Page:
– The guy who drives 20,000 miles will pay more than the guy who drives 2000 miles.
– We also include the tourists, at least the tourists who are driving (and thus putting wear and tear on our roads).

Plus, it’s easily collected.

Opponents point out that as people drive more fuel-efficient vehicles, revenues will drop.

What’s the alternative? Should gas misers be punished, or taxed at a higher rate than gas guzzlers? As a general rule, the better fuel mileage a car gets, the less wear-and-tear it’s likely to put on the road, because of lighter weight.

There is not, and never will be, a revenue-collecting method that’s fair for everybody. There are disadvantages to any of ’em. But if we need a big influx of cash… from this observer’s viewpoint, as unpalatable as it may be, the gas tax seems like the most fair and easy way to collect from the actual roadway users. Substantially more so than either a registration tax or an odometer tax. And the Libertarians should take Butch’s membership card away for even suggesting those other ideas!

(An expanded version of this discussion can be seen at Bikeboy’s IDAHO SPUD blog.

Comments & Discussion

Comments are closed for this post.

  1. Den Brockway
    Oct 17, 2008, 4:08 pm

    Watch for a proliferation of speedometer shops. The market will solve all the idiotic ideas that Otter throws out.

  2. One problem with your argument is that this statement “As a general rule, the better fuel mileage a car gets, the less wear-and-tear it’s likely to put on the road, because of lighter weight.” is not true. The difference in road wear caused by a hummer and a Prius is negligible. Weight only makes a difference when you get into big commercial trucks.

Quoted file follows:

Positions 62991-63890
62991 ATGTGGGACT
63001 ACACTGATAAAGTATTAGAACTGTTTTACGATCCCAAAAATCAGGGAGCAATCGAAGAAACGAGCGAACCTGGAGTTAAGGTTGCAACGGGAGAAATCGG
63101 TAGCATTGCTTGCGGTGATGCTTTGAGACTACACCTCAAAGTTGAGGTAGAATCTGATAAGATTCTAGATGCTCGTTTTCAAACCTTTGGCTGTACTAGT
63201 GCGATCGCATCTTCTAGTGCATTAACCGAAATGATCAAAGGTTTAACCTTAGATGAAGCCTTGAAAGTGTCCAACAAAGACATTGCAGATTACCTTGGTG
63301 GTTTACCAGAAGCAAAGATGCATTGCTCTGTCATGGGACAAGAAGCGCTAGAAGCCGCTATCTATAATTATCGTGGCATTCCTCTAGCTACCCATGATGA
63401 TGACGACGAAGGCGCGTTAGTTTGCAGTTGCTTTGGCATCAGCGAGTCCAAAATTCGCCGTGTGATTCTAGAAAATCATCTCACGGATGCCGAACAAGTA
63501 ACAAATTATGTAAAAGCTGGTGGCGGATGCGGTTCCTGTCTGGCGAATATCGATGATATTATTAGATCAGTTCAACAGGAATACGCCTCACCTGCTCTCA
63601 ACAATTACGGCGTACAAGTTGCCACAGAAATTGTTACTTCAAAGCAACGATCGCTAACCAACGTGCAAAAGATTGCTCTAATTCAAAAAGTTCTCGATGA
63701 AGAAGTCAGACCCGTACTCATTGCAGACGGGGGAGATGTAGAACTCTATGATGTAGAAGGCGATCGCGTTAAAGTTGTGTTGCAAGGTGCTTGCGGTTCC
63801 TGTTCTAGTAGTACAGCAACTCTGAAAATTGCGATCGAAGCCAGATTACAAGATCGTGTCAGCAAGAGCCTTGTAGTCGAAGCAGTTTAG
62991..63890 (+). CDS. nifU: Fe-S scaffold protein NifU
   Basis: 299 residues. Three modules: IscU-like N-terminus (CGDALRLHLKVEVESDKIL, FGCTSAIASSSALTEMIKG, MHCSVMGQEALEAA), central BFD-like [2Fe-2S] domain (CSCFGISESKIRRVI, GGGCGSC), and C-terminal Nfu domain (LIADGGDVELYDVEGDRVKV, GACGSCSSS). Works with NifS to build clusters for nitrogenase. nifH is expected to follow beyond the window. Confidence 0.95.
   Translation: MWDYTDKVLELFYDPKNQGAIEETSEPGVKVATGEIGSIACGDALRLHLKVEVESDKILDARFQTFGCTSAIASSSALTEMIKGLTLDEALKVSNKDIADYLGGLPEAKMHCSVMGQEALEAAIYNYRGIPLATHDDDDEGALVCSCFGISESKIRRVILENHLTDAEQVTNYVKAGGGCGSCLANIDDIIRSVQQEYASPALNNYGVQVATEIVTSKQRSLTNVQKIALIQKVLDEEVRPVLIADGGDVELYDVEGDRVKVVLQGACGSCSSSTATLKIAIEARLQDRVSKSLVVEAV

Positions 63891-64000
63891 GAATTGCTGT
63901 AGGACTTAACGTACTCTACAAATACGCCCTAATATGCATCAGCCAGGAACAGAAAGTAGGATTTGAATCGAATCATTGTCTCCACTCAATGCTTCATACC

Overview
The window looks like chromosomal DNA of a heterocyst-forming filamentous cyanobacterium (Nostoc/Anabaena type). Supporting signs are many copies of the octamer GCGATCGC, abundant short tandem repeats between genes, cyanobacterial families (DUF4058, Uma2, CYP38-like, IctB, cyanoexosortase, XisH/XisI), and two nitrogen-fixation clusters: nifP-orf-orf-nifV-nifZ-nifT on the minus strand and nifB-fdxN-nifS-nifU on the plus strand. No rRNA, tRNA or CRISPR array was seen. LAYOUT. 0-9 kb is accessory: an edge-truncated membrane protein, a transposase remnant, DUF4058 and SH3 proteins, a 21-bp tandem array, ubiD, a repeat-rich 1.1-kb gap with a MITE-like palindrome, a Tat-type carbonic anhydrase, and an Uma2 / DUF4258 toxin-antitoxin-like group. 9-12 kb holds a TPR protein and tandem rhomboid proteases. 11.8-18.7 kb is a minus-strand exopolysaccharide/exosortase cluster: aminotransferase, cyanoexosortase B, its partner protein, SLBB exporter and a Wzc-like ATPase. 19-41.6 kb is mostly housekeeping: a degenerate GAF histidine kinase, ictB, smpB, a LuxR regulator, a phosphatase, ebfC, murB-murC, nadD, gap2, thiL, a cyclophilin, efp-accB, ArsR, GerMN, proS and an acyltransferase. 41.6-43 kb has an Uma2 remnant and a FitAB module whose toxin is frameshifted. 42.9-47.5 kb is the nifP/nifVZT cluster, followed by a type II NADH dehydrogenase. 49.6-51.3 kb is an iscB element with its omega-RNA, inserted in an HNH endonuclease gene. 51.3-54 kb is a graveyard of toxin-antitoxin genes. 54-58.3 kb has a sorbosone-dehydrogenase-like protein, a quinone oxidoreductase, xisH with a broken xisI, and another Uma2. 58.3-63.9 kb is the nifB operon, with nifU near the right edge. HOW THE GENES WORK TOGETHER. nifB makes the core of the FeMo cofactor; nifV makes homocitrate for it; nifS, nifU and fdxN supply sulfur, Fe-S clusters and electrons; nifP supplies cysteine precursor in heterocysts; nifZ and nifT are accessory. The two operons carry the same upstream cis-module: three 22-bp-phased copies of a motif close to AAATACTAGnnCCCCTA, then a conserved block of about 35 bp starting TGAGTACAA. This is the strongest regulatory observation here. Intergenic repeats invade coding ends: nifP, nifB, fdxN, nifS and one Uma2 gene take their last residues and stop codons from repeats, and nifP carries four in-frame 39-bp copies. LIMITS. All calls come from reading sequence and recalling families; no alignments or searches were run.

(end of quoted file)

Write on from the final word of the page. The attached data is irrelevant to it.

3. Wait a minute, the Hummers have a GVW (gross vehicle weight) over 10,000 pounds compared to less than 2,000 pounds for a Prius, thats a factor of 5. Since the Hummers tires are less than twice the size of a Prius the weight per square inch is over 7 times greater. The difference is not negligible. By the way Hummers are technically illegal in most cities in California which have a 10,000 GVW restriction except on designated truck routes, although it’s unenforced.

    I think the gas tax is the fairest way to go, and getting it passed now while gas prices are dropping would make it less noticeable in the family budget.

  4. I fully agree a fuel tax would be the simple answer. We already collect extra fuel taxes for over the road trucks. Many commercial drivers take advantage of the various fuel taxes along their routes. I believe Idaho has a fairly high tax on diesel when compared to Wyoming. As crazy as it seems, lowering the diesel tax for these long haul truckers may result in extra revenue for the State. Instead of filling up with 300 gallon in Cheyenne, they might stop in Burley.

    As for the private drivers/commuters, I say raise that tax. I drive my truck the 2000 miles a year just as noted above. Make people pay for the choices they make. Whether it be for living in Nampa to work in Boise or driving something bigger than they may need.

  5. Tax the gas and I’m buying from Ontario…in bulk.

  6. Rod in SE Boise
    Oct 17, 2008, 9:52 pm

    How about we do the smart thing for a change? Raise the driving
    age to 21.

    That will take a bunch of cars off the roads.

  7. As long as gas remains high people drive less. Isn’t that the point. Less travel should equal less maintenance. They need to figure out what needs to be done to keep the roads we have decent.